Dr. A. Eugene DePrince IIIAssistant Professor
PhD – University of Chicago (2009)
Research InterestResearch in our group focuses on the development and application of highly accurate many-body quantum chemistry methods, with a specific focus on the design and implementation of efficient algorithms for modern multicore CPUs and many-core GPUs.
Time-dependent quantum chemistry:
Light interactions with quantum systems are usually treated computationally by time-dependent perturbation theory, and electric fields are assumed to be of low intensity. However, a much more flexible description of light-matter interactions may be obtained, albeit at an increased computational cost, through explicitly time-dependent methods in which one propagates the electronic Schrodinger equation in the presence of a time-dependent perturbation. Such methods can describe perturbations of arbitrary strength and shape, and they correctly recover properties obtained by the usual linear-response methods when considering weak perturbations. We use such real-time time-dependent methods to describe very fast electron dynamics relevant to a number of chemical phenomena including the optical control of molecular devices and the emergence of collective behavior in quantum systems.
Low-rank tensor factorizations:
Approximate tensor factorizations are increasingly common in electronic structure theory as a means to both accelerate computations and eliminate the storage or generation of the 4-index electron repulsion integral (ERI) tensor. The most well recognized of these integral approximations is known as density fitting (DF) [or the resolution of the identity (RI)], and a similar approach involves the partial Cholesky decomposition (CD) of the ERI tensor. More exotic representations of the ERIs such as tensor hypercontraction (THC) density fitting and related Parafac/Candecomp decompositions have recently emerged, but many of these methods are in their infancy. We are interested in developing new implementations of popular electronic structure methods based on these integral factorizations. Our implementation of the DF/CD-CCSD(T) method is currently available in the open-source Psi4 electronic structure package.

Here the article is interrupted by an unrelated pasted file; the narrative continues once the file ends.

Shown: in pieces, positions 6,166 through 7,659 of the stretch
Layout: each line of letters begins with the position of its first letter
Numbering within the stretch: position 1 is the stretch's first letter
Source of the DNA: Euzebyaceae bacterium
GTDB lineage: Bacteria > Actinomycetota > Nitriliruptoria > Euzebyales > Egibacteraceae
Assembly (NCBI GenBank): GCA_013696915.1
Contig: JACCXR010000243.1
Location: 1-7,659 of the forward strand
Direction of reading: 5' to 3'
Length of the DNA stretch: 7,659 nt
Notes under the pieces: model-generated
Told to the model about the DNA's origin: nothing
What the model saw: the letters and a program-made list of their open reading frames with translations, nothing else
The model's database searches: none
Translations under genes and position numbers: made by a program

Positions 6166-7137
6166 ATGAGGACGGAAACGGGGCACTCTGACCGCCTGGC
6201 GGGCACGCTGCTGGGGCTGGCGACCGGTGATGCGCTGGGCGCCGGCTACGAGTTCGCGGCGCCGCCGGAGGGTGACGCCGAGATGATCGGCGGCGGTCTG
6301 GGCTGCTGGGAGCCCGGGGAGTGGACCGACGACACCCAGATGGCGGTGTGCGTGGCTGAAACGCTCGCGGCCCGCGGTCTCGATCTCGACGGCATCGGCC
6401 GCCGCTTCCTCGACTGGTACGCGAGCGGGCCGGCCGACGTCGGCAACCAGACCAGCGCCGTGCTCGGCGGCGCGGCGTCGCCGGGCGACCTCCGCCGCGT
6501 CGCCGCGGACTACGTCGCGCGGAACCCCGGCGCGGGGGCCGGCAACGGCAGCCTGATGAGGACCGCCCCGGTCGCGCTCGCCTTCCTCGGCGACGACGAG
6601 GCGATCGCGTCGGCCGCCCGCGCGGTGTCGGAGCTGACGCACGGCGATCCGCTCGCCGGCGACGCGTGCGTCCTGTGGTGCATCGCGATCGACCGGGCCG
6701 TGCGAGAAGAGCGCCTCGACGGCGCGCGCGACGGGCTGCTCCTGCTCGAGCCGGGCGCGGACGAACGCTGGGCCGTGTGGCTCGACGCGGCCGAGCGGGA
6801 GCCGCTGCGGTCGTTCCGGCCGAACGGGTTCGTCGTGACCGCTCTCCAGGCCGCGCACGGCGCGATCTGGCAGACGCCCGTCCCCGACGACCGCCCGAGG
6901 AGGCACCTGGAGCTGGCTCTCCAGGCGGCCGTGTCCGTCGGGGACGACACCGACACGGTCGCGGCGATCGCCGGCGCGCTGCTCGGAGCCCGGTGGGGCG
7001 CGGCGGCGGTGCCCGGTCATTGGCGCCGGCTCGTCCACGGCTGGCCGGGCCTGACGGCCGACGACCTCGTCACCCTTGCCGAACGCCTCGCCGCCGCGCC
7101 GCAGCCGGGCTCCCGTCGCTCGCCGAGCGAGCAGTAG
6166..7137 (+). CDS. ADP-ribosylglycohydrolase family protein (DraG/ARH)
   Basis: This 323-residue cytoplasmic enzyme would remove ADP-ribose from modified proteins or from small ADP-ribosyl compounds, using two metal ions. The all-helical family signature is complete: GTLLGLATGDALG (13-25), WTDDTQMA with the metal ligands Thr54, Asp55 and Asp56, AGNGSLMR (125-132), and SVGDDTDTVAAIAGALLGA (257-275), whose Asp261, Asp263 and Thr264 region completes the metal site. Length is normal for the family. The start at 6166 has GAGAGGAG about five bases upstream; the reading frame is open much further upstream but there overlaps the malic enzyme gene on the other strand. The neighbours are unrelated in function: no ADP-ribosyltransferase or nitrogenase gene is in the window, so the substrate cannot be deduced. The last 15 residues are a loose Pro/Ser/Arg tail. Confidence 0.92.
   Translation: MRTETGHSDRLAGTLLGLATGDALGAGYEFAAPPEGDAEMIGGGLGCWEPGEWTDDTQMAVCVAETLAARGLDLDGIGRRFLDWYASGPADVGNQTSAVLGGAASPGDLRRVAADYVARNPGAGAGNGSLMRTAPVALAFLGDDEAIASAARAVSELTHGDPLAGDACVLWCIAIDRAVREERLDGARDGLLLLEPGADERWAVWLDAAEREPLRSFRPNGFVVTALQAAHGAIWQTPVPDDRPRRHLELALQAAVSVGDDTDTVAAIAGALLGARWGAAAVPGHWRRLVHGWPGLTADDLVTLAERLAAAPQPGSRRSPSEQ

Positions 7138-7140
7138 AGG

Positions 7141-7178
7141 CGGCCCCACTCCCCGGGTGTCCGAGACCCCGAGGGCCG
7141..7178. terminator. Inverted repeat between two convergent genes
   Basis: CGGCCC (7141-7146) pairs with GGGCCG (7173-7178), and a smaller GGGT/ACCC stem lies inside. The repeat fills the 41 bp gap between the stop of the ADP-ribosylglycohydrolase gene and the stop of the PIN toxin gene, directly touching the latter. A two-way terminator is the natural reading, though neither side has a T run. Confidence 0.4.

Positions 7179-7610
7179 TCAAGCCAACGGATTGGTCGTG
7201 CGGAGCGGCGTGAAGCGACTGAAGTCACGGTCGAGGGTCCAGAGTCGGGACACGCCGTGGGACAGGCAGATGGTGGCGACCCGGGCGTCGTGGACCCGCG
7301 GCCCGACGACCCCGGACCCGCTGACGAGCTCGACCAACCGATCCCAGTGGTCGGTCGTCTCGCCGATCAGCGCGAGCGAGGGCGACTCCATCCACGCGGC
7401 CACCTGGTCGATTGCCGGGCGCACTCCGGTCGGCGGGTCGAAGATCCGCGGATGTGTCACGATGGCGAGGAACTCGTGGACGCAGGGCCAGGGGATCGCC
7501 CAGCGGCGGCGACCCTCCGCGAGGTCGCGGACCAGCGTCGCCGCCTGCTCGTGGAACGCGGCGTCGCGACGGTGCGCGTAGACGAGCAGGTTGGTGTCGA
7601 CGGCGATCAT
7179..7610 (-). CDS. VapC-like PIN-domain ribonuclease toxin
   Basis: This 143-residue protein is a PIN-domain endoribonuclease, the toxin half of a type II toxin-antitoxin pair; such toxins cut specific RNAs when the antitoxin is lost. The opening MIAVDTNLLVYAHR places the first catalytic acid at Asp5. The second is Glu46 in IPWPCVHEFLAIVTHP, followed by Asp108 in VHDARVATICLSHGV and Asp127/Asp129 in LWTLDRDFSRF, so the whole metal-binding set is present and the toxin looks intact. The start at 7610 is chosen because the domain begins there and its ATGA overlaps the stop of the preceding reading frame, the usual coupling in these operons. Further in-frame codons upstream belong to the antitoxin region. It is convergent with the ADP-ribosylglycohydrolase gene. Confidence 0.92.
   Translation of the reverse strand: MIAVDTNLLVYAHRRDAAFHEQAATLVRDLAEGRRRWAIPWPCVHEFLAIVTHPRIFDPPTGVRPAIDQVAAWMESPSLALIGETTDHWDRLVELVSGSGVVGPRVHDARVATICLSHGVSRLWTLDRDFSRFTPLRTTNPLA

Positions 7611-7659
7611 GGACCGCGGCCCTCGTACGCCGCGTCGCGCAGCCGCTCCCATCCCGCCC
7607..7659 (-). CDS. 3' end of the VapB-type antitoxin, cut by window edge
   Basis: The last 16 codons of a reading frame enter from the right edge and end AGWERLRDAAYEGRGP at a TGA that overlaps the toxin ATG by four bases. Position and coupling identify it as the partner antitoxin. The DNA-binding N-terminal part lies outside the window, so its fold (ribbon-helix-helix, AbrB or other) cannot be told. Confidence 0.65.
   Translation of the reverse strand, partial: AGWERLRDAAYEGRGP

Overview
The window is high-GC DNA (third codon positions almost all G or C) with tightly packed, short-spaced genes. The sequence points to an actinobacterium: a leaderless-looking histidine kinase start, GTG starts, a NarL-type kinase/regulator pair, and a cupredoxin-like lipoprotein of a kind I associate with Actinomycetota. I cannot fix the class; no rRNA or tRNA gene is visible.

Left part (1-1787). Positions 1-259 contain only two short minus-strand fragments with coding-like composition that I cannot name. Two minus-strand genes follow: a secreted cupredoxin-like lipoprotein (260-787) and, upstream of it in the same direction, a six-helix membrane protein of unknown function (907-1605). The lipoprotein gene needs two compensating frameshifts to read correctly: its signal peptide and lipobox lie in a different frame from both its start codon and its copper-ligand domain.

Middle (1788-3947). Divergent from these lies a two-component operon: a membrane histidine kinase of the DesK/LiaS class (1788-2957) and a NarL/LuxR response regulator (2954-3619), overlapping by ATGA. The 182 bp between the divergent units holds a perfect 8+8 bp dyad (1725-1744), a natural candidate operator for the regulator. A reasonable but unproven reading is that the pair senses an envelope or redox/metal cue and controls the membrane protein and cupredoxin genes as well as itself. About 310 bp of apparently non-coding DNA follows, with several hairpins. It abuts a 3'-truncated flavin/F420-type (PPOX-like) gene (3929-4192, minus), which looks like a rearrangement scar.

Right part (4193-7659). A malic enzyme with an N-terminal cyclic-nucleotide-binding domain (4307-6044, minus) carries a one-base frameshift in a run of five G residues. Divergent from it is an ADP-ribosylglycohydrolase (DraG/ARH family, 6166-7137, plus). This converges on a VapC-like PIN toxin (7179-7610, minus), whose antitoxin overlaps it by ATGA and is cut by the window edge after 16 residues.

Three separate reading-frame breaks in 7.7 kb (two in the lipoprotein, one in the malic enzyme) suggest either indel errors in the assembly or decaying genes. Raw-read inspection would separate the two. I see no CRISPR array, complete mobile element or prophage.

GPU quantum chemistry:
Graphics processing units (GPUs) and other coprocessors (e.g. Intel MIC) are revolutionizing high-performance scientific computing. These devices deliver a huge number of floating-point operations at much lower cost (both physical cost and power consumption) than conventional multicore CPUs. To leverage this enormous potential in some meaningful way, however, one must usually abandon legacy algorithms in favor of new ones that account for the many annoying peculiarities of GPU programming. Our group develops new implementations of high-accuracy many-body methods for use in heterogenous computing environments where a standard compute node consists of a modern multicore CPU and at least one GPU.
|A. E. DePrince III and C. David Sherrill, J. Chem. Theory Comput. 9, 2687 (2013). "Accuracy and Efficiency of Coupled-Cluster Theory Using Density Fitting/Cholesky Decomposition, Frozen Natural Orbitals, and a t1-Transformed Hamiltonian"|
|A. E. DePrince III and C. David Sherrill, J. Chem. Theory Comput. 9, 293 (2013). "Accurate noncovalent interaction energies using truncated basis sets based on frozen natural orbitals"|
|A. E. DePrince III, M. Pelton, J. R. Guest, and S. K. Gray, Phys. Rev. Lett. 107, 196806 (2011). "Emergence of excited-state plasmon modes in linear hydrogen chains from time-dependent quantum mechanical methods"|
|A. E. DePrince III and J. R. Hammond, J. Chem. Theory Comput. 7, 1287 (2011). "Coupled cluster theory on graphics processing units I: The coupled cluster doubles method"|